• Does the Subcommittee have data on the availability of mainstream workforce jobs for persons with I/DD? We have long been concerned that not nearly enough of those jobs exist even for those who are capable of doing them.
  • Is the Subcommittee aware that the Legislature has apparently never appropriated the level of funding sought by the Baker administration for training and other services to help prepare former sheltered workshop participants for mainstream work settings? If so, has the funding for that transition so far been adequate?
  • Does the Subcommittee support the continued payment of subminimum wages to persons with I/DD in order to enable them to get work opportunities either in mainstream or DDS settings?

In an email in response to us, Rep. Cutler declined to respond to our questions; but he did say they were “great questions” and that he would be interested in meeting with us. We are in the midst of scheduling a date for that meeting.

We have discussed employment issues involving people with I/DD in numerous blog posts and in legislative testimony since 2014 when the administration of then Governor Deval Patrick began closing sheltered workshops for persons with I/DD throughout the state.

The sheltered workshops were settings in which DDS clients did small assembly jobs and other piecework activities provided by area businesses. The participants usually received a nominal wage.

Many family members and guardians strongly supported the workshops; but the Patrick and then Baker administrations held to an ideology that the workshops “segregated” the participants from non-disabled workers, and that the participants would all be better off in mainstream, “integrated” job settings.

Here are some of our findings from our involvement with these issues over the past five years:

  • Starting in 2013, the Patrick administration worked closely with corporate DDS providers to close the sheltered workshops over the objections of the families of many of the participants. In doing so, the providers falsely claimed that the workshops did not allow for “community inclusion.” The providers also falsely claimed that the federal government was forcing all sheltered workshops to close in the state.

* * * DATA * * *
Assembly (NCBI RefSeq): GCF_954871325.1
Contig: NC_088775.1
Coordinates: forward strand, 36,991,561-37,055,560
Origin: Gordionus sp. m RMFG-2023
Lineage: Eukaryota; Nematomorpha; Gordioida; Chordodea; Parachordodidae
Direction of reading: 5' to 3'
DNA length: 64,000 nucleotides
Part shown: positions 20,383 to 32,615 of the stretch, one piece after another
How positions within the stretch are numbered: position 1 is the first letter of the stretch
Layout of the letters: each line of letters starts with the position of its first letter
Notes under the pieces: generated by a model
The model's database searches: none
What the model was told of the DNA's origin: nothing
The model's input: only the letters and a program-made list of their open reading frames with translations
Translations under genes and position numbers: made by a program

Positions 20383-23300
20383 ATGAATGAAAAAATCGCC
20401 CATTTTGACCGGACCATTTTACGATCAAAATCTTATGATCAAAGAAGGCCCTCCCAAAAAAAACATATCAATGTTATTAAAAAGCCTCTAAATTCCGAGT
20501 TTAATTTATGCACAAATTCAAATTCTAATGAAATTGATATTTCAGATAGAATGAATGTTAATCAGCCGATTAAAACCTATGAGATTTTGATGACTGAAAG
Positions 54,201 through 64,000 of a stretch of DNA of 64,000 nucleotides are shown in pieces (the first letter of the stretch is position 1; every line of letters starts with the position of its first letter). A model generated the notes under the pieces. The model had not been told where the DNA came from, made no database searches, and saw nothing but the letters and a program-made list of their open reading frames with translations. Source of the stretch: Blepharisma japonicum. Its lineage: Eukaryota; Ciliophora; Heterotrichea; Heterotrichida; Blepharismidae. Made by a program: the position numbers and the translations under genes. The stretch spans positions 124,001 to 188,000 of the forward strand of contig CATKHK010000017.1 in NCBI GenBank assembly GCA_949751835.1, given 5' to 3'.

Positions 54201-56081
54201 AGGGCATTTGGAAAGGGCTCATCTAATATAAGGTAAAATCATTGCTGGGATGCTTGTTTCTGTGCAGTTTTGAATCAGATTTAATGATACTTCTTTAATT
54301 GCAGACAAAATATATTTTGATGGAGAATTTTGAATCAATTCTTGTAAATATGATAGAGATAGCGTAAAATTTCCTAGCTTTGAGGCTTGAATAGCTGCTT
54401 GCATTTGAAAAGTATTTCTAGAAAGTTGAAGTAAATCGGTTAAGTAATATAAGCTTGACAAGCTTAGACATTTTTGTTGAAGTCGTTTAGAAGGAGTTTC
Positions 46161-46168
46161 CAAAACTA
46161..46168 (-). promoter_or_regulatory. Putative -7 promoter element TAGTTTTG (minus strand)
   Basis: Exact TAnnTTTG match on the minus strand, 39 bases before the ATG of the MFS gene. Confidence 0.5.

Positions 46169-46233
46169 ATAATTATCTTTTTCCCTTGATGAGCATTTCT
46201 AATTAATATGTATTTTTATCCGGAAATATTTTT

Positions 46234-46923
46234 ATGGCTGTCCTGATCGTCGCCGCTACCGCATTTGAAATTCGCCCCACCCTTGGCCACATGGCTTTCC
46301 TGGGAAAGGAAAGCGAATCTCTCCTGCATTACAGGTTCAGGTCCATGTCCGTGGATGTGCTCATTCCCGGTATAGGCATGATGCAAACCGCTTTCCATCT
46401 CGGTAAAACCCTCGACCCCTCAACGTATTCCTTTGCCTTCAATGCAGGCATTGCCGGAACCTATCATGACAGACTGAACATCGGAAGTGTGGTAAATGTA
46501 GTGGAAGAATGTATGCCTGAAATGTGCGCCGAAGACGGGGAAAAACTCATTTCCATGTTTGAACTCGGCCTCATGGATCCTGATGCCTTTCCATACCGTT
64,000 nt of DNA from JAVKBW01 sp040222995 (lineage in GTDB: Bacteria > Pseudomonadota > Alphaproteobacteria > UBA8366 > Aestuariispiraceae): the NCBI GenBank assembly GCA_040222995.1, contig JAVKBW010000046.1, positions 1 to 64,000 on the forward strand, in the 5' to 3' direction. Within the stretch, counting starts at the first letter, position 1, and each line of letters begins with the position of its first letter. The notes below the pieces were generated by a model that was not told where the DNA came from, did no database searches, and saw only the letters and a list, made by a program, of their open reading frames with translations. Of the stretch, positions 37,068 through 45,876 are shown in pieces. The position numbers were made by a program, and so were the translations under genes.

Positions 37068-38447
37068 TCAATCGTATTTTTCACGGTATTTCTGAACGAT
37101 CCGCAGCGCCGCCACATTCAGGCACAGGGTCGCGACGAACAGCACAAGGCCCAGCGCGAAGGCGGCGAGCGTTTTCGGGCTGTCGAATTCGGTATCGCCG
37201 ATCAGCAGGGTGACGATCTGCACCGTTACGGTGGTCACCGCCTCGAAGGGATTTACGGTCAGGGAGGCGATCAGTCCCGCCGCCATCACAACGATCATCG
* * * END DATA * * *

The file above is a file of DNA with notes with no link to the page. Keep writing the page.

• As of 2018, it was clear that the promise of the replacement of sheltered workshops in Massachusetts with mainstream integrated employment was not being realized. An unknown number of former sheltered workshop participants were being left without work of any kind in their DDS-funded day programs.
  • The position of Senator Elizabeth Warren and many others against the payment of subminimum wages to people with I/DD has made it even harder for those persons to find the kind of work they had previously enjoyed doing.

Patty Garrity is the sister of one of those former workshop participants who has been left without work opportunities. Her brother Mark is not able to work in a competitive, mainstream setting.

Garrity said she plans to testify at the October 22 Subcommittee hearing. “I want to explain that there are individuals like my brother Mark and his peers who are not minimum wage candidates,” she wrote in an email.  “There is still a huge void in Mark’s day and it is not going well…..going on 4 years now that I have been waiting for them to improve upon this and it is not happening.  Mark is happy to be with his peers, but all he is doing is shredding paper and he is bored.”

We hope the Subcommittee will pay close attention to the experience of Mark Garrity and others who have been left behind in the wake of the sheltered workshop closures.

Moreover we hope the Subcommittee does or will recognize that, as with so many other issues involving persons with I/DD, one size doesn’t fit all when it comes to employment.

There are many people for whom the mainstream, competitive workforce is not suitable. Their choices and the choices of their families and guardians should be respected.